4. Our onsite tour guides did not seem enthusiastic about taking us into churches. Now, I love browsing through old churches, especially those of the Baroque style. I know that guides have to keep their tours on time and 90 percent of Czechs are atheists, so churches many not mean as much to them. I pushed the issue a bit and got into a few churches and others in the group also seemed to appreciate the interiors as well.

The Un-Freedom Trail

  1. The path of the Berlin Wall is marked by a double line of gray bricks that winds through the city. Today, we can stand with one foot in West Berlin and the other in East Berlin–something impossible when the wall was up. Also, it would have been worth your life. We have something similar in Boston: a double line of red bricks that connects sites important to the Revolutionary War. We call it the Freedom Trail and I couldn’t help thinking of the Berlin version as their Un-Freedom Trail.
  2. Several of our guides spent time talking about life the former German Democratic Republic which, as they noted, was neither Democratic nor a Republic. It provided an interesting and very personal background to what we here in the U.S. experienced mostly as a political problem.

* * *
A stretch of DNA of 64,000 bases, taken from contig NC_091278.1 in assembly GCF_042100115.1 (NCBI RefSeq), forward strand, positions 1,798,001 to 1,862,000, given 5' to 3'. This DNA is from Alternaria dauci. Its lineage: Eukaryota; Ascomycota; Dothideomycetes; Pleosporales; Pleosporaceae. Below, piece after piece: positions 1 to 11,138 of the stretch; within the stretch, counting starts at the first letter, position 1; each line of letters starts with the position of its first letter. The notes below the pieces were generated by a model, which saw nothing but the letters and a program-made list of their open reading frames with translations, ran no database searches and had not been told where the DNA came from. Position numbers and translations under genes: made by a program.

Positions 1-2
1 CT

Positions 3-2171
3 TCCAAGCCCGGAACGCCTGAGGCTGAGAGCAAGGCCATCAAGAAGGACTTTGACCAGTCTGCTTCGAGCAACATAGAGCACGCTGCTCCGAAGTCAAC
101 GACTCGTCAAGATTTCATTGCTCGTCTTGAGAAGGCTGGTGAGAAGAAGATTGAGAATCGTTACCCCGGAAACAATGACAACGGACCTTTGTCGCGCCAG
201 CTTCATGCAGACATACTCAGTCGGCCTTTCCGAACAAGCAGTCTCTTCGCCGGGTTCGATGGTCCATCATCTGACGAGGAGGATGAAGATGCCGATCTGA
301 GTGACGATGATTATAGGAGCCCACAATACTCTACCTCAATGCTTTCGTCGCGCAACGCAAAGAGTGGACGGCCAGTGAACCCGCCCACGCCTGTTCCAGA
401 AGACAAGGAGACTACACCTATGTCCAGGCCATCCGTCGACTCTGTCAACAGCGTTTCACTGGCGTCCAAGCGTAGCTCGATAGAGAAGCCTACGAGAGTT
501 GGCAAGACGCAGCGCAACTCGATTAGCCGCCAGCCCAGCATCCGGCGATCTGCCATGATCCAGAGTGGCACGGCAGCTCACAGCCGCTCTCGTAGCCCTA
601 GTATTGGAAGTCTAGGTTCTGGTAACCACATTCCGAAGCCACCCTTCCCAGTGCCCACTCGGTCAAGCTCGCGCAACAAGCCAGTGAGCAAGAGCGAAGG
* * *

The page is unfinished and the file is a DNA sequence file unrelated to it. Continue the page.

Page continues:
3. Dresden Opera House, Baroque, European vacation

    Baroque Dresden Opera House

    Even in the old East Germany, public transportation works better than it does herein America. Trains, trams, and subways run on time. In Prague, we were told that the trams were free for people over 65 but we should carry proof of age. Later we discovered that this only applied to European citizens. But we did take the tram and, not only did we get a free ride, but young people even got up to give us their seats. Try that in the U.S.!

  4. Dresden, a city that the Allies firebombed into ash during WWII, has been rebuilt. That’s not surprising after more than 70 years. What is astonishing is that they reconstructed buildings from the old, original plans in the Baroque style, complete with statues, cupolas, domes, and archways. I don’t even know where they found the craftsmen who could do such work. The result is a city that looks like it was never touched by war.

Catching Up at Home

Now we’re back from our European trip and adjusting to a new time zone as well as tackling all the dirty laundry. Mookie, our rescue kitty, was happy to see us after a week of only the cat sitter for company. But we brought the cold, rainy weather with us. It had an impact on the Boston Marathon and the Patriots Day Red Sox game. Sorry about that.

I have to buckle down and work on our congregation’s annual Rummage Sale. This is the first time we’ve done it since the pandemic began, and it takes a lot of sorting.

After that comes summer and the tour season. I’m one of those people who is so busy in retirement I wonder how I ever had the time to work. The difference, of course, is that now I can do what I want to do and that is a big improvement.